After training full-time for several months, the Canadian players were shocked when coach Dan Church abruptly quit in December and was replaced by Kevin Dineen. Ouellette said she remained positive even when the team was going through rough patches before and during the Winter Games.

“The Olympics were an extension of our season; they were filled with a lot of obstacles and difficulties and changes,” she said. “I have to admit when we were in the middle of those dark days, I started doubting if we had enough energy left in the tank and had the confidence to compete against the top teams in the world.

“It definitely was the most difficult season, physically and mentally, in my career.”

Ouellette holds time at UMD close to her heart

One person she hasn’t gloated to about winning four gold medals is UMD coach Shannon Miller, who coached Canada to silver in the first Olympics to include women’s hockey in 1998.

“I don’t think I want to bring that up,” she said.

Ouellette remains close to her former mentor and the school where she won an NCAA Division I championship as a player (2003) and an assistant (2008). She scored 92 goals and totaled a team-record 137 assists in 97 career games in college.

“One of the best decisions I made in my hockey career was to go to Duluth and become a Bulldog,” she said. “When I went to UMD, it helped me progress as an athlete and as a person. I met so many wonderful people there and Shannon Miller was the best coach I’ve had in my life.”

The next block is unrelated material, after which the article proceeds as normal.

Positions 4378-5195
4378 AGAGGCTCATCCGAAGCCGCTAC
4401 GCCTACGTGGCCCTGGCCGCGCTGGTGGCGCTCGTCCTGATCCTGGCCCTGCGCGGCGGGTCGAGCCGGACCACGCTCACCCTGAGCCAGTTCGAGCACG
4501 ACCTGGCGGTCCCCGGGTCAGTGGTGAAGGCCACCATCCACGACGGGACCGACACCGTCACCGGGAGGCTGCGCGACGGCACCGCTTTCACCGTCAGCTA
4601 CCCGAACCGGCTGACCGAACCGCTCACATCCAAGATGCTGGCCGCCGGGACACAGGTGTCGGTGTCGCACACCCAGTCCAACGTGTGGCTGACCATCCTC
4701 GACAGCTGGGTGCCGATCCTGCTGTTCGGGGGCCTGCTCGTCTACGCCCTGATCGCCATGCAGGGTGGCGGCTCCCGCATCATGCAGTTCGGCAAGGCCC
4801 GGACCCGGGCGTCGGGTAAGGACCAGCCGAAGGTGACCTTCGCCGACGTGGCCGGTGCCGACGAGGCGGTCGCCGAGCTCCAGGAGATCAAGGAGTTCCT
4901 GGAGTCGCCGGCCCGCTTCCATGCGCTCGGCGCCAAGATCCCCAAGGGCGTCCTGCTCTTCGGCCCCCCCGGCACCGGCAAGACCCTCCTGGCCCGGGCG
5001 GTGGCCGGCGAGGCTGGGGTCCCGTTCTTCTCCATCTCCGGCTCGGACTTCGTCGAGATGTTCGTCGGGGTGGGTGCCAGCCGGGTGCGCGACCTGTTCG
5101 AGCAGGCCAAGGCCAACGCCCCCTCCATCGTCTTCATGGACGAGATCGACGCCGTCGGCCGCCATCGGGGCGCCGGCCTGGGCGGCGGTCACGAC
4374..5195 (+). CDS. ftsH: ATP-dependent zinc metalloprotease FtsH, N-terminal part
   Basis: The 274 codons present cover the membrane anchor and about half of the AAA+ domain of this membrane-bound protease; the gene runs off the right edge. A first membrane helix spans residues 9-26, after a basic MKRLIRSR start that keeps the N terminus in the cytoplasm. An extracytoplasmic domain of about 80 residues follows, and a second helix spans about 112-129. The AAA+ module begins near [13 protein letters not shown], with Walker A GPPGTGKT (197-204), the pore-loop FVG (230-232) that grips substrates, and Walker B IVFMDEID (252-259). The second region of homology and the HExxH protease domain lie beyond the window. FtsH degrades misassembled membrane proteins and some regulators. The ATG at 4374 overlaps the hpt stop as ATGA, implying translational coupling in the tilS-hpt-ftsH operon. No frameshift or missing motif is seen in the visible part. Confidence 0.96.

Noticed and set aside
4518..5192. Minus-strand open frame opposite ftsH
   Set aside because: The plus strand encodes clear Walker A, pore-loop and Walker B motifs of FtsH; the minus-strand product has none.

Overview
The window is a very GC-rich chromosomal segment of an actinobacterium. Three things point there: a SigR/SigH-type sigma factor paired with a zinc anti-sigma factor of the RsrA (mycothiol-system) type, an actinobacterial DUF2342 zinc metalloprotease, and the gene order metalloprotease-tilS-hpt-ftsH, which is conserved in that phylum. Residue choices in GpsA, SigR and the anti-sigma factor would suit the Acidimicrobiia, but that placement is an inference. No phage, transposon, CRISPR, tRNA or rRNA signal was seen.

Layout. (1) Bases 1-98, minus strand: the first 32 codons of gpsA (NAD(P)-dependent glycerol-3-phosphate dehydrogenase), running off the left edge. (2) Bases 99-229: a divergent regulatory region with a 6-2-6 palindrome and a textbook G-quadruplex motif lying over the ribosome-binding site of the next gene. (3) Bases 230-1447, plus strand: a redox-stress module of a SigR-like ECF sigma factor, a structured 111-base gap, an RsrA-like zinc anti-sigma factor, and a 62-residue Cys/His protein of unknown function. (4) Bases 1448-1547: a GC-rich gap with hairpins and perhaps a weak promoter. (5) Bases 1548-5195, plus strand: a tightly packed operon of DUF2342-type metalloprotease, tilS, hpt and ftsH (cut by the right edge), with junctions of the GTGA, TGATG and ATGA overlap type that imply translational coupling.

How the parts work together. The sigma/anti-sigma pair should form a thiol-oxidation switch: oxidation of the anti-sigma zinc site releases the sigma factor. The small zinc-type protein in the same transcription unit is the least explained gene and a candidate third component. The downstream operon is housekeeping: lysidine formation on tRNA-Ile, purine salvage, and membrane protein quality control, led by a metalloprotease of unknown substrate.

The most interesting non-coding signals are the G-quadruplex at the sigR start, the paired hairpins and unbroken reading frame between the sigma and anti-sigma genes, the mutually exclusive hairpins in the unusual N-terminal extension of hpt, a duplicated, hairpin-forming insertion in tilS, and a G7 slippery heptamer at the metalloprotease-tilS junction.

So what about coming back to UMD, which has an opening for an assistant coach?

Ouellette says she spoke to Miller about the vacant position, but has made too many commitments this year to make it work. Though her future with the national team is cloudy, Ouellette plans on continuing to play with the Montreal Stars of the Canadian Women’s Hockey League for at least one more season.

“It seems like this is not the right timing for me, but we will see in the future,” she said of a return to UMD. “It’s a program that I hold so close to my heart. And I love coaching and want to stay in the game, but perhaps not at the moment.”

Ouellette having fun away from rink as well

Right now, Ouellette is just having fun enjoying life’s experiences - experiences that wouldn’t be available had it not been for success playing hockey.

Besides skiing the frozen tundra, Ouellette watched her hometown Montreal Canadiens play the Boston Bruins in Game 6 in the Eastern Conference playoffs, attended Game 5 of the Western Conference final between Los Angeles and Chicago, and saw the Kings capture the Stanley Cup over the New York Rangers in Game 5 at Staples Center.

“I never thought I’d get to see the Stanley Cup being won and it was truly magical to be able to experience that,” she said.

Late last month she flew to San Francisco with Julie Chu, a U.S. national hockey team member and one-time fellow UMD assistant coach, and together they saw the Giants’ Tim Lincecum toss his second career no-hitter.

“It was quite nerve-wracking; I’ve never been so nervous at a baseball game,” Ouellette said.

Early last week, Ouellette and Chu were in Alaska where the pair flew in a small plane, saw bear and moose while hiking and caught and cooked their own sockeye salmon for dinner.

“What an incredible place, everywhere you look it’s just gorgeous,” she said.